Virginia Institute of Marine Science
Dredging has a long history in Virginia's commercial fisheries. In general, dredges are scraping or digging apparatuses that harvest as they are towed behind boats under power. Mechanical dredges have been used with sail power to harvest oysters since the mid- l 800's. Crabs have been harvested by power dredges since at least 1900, while dredge fishing of clams, which reside deeper in the substrate, began somewhat later. Individual crab dredges in Virginia can be a maximum of 8 ft wide and are usually pulled in pairs for a maximum total width of 16 ft. The dredge has a scraping or combing forward bar with 4 to 6 inch-long teeth that dig crabs out of the bottom sediment. The crabs then move across the bar into a chain or mesh bag. In the dredging process many materials may become dislodged from the bottom ( e.g. rocks, macroalgae, vascular plants and other shellfish); those greater than the bag mesh will be retained throughout the towing period. Oyster dredges are similar in design to the crab dredge; however, they are usually only 4 ft wide. Clam dredges were originally similar to oyster dredges, but over the years as clam populations have declined, the teeth in the clam dredge have been lengthened to dig deeper, and the bag is sometimes replaced with a heavy metal cage constructed of welded reinforcing bar.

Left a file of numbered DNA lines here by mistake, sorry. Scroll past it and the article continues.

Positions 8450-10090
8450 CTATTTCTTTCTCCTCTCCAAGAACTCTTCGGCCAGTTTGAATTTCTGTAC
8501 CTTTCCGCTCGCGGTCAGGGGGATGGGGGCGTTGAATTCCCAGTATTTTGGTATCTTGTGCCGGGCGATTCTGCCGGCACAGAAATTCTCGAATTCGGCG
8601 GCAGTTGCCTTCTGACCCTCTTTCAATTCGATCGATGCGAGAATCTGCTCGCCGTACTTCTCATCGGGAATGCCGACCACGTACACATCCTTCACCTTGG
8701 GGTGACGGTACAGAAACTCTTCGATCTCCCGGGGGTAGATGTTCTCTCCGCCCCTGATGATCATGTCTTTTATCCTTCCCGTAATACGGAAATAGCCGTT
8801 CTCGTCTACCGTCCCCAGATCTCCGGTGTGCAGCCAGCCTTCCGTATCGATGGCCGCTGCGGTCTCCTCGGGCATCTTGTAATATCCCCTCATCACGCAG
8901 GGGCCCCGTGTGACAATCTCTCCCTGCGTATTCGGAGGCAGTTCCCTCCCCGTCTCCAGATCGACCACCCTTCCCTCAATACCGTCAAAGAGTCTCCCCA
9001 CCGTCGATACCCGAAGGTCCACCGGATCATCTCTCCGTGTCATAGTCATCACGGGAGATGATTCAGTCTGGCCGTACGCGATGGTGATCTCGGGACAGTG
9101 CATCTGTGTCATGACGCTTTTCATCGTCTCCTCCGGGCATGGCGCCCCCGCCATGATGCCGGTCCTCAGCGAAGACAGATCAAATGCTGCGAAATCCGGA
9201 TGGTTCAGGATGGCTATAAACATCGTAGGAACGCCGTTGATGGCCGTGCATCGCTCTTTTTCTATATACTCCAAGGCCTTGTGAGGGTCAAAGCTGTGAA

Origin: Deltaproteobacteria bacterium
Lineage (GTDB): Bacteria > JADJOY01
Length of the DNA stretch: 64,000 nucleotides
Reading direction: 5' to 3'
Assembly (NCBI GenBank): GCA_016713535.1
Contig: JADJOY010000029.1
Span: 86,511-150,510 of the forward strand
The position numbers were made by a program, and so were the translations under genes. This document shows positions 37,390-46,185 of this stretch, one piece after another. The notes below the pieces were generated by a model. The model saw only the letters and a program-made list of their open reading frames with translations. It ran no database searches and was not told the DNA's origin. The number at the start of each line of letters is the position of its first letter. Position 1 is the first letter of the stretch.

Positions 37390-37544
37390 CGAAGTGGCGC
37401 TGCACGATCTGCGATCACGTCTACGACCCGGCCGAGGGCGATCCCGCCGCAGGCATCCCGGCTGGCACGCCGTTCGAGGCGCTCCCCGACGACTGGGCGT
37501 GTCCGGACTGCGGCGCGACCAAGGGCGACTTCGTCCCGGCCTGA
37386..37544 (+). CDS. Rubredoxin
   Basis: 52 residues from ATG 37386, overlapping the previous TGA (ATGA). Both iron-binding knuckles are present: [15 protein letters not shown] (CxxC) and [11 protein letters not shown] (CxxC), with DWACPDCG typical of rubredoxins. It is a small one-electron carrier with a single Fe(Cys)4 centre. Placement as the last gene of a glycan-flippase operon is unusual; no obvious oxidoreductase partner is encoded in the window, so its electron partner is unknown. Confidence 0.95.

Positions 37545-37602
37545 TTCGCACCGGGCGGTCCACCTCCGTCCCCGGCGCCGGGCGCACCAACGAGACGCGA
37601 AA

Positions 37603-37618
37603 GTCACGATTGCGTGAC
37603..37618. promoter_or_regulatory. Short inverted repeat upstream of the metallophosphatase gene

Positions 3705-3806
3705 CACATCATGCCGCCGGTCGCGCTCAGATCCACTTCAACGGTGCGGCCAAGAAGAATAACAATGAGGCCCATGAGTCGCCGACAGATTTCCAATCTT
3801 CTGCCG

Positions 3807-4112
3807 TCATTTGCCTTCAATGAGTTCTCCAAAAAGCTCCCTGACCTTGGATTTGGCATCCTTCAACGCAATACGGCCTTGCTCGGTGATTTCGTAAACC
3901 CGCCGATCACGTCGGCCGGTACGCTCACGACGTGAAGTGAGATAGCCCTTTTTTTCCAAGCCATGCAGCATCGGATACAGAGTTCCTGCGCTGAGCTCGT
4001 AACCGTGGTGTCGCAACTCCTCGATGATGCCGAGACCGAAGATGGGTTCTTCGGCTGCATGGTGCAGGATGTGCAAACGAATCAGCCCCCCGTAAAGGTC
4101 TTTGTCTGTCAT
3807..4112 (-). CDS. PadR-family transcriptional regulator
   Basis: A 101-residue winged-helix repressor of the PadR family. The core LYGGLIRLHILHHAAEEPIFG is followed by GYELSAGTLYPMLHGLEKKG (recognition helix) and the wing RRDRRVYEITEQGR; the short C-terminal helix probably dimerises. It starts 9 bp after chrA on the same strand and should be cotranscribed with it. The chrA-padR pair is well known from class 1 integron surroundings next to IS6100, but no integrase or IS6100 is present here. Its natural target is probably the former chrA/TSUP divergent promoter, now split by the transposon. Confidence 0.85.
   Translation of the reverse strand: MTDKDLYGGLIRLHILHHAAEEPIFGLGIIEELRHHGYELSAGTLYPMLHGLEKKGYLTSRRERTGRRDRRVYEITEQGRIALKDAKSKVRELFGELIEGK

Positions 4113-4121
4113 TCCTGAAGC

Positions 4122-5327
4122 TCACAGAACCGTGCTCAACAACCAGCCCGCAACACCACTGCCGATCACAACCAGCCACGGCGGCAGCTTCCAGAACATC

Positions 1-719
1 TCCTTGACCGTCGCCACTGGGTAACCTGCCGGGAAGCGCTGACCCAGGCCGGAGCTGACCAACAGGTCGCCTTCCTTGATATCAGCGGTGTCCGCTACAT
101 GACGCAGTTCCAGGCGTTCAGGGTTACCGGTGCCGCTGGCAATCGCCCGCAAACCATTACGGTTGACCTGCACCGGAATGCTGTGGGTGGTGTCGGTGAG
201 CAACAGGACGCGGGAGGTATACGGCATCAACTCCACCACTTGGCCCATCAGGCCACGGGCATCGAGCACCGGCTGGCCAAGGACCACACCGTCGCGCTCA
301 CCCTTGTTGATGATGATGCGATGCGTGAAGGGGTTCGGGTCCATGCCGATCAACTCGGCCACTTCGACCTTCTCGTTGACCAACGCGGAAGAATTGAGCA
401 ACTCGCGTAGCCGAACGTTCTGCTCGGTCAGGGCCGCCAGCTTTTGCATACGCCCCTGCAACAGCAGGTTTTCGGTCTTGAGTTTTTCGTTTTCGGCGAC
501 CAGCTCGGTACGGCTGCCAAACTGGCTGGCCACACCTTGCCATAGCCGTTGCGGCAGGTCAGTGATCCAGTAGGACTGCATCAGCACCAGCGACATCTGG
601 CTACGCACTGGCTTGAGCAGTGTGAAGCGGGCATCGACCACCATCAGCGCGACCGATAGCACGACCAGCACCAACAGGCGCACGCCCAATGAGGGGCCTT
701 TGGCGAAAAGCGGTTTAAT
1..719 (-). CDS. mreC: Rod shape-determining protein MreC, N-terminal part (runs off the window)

Fisheries -- Eastern Shore (Md. and Va.)
Luckenbach, M. W., & Wesson, J. E. (1996) Evaluation of dredge fishing activity on the seaside of Virginia's Eastern Shore, December 1994 - November 1995. Virginia Institute of Marine Science, William & Mary. doi: 10.25773/htnt-ev79